CHICAGO (AP) _ Iowa natives: Is Chicago REALLY your kind of town? Iowa Gov. Tom Vilsack hopes the answer is a resounding ``No!''

Chicago was the latest stop on Vilsack's nationwide crusade to lure native Iowans and alumni of the state's colleges and universities back to the Hawkeye State. A jazz quartet entertained alumni and former Iowa residents as they milled about Wednesday night during a reception sponsored by Vilsack and the Iowa Human Resource Recruitment Consortium.

Representatives from businesses were on hand, ready to make a pitch for the state. Vilsack said the Iowa's low unemployment rate has forced it to more aggressively sell the state to potential employees elsewhere. At previous receptions, state representatives have touted Iowa's low crime rate, quality schools and its growing job opportunities.

``We want folks to know that we are investing in cultural and recreational opportunities that may be different than the Iowa they left,'' Vilsack said, pointing to a $200 million partnership with local governments to develop such opportunities

People in their late 20s and early 30s have been most receptive to the pitch, he said, especially if they're starting families. That age-group is particularly interested in raising children in a safe, secure environment, he said.

The governor and the consortium have also hosted receptions in New York City, San Diego and Los Angeles. They've planned one for Minneapolis in the fall. Consortium members said the receptions have been helpful not only in luring people back, but in changing the overall perception of the state.

``At times I've found that I must break through the perception of Iowa. It helps to have others that can help sell the state,'' said Christine Headington-Hall, a human resources manager at a company near Des Moines.

But for some, the question remains _ why Iowa?

Shira Peltan shook her head when asked if she'd consider moving back to Iowa, where she completed undergraduate studies at Grinnell College.

``I prefer large cities,'' the 22-year-old Northwestern University graduate student said.

Others seemed ready to make the move.

``I'd go back to Iowa in a heartbeat,'' said Rosalyn Beecham-Green, associate provost at the University of Illinois at Chicago.

A native Iowan who completed all three of her degrees at the University of Iowa, Beecham-Green said she misses the way of life there.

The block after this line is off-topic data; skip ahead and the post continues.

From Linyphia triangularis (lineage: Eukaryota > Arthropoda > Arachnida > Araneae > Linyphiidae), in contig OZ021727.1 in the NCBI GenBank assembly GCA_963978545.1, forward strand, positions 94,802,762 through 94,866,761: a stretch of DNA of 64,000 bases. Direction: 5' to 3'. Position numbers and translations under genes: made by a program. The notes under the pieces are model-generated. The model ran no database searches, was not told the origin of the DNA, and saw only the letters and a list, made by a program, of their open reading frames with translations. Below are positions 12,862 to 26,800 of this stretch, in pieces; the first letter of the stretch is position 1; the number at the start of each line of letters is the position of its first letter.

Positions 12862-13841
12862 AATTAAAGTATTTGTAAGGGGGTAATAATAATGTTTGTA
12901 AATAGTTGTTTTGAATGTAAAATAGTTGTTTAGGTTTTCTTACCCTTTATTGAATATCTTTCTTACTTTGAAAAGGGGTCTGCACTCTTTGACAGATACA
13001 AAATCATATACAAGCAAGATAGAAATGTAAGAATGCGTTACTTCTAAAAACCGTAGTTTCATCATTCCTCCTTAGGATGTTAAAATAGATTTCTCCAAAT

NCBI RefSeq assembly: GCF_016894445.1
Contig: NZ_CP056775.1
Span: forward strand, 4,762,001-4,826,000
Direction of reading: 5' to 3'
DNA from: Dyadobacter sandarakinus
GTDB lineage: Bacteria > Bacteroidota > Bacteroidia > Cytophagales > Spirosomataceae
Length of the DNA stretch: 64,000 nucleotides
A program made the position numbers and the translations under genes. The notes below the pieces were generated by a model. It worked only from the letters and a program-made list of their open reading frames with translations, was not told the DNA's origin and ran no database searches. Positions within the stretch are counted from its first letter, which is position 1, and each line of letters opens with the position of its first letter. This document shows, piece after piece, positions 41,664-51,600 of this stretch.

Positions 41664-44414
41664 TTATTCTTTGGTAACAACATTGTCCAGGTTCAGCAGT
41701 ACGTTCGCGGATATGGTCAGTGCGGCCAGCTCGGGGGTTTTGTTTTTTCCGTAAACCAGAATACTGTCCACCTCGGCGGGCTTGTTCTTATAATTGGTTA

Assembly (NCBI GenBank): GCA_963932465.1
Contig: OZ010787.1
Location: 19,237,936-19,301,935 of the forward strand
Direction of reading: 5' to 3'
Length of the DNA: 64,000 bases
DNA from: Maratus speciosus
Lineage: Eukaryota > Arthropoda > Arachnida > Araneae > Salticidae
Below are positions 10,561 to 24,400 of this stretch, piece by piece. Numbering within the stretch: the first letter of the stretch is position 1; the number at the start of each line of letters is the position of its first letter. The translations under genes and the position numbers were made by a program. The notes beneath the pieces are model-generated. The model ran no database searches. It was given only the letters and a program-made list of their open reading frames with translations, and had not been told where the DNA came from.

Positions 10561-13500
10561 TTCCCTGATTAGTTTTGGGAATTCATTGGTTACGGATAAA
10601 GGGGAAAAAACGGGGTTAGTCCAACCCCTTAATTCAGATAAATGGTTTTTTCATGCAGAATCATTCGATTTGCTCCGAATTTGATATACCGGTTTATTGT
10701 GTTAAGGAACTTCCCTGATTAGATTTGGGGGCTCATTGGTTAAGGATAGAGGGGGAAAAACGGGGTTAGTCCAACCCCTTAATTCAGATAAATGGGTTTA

``It's easy, relaxed, friendly. I miss the helpfulness,'' said the married mother of two.

Brian Reardon, a spokesman for the Illinois Department of Commerce and Community Affairs, said the marketing efforts aren't causing state officials to break a sweat.

``We have the Wisconsin governor trying to raid our companies for workers, the Iowa governor trying to convince people to leave and the Minnesota governor trying to get people to vacation there,'' Reardon said. ``In a way, it's a compliment to Illinois. It speaks to the fact that we have a diverse state with a lot to offer.''

Vilsack said the state is also increasingly focusing on ways to retain minority graduates of Iowa colleges.

``There are tremendous opportunities for alums to have jobs and to be a part of creating a new impression of a state that has been pretty much considered Caucasian,'' Vilsack said.

James Alsup, a black graduate of Drake University, said minorities ``know what they're getting into'' when considering a move to Iowa, especially if they went to college in the state.

``You know the state is like, 2 percent black and 98 percent white,'' he said. ``But it's a nice place to raise a family, it's quieter and your money goes a lot farther.''

Vilsack said he is optimistic that his campaign will strike a chord with some Iowans who have been longing to return.

``The amazing thing about Iowans is that they never stop being Iowan,'' Vilsack said. ``No matter where they move, if you ask them where they're from, they'll say they're from Iowa.''

His wish now? That they'll say it from Iowa.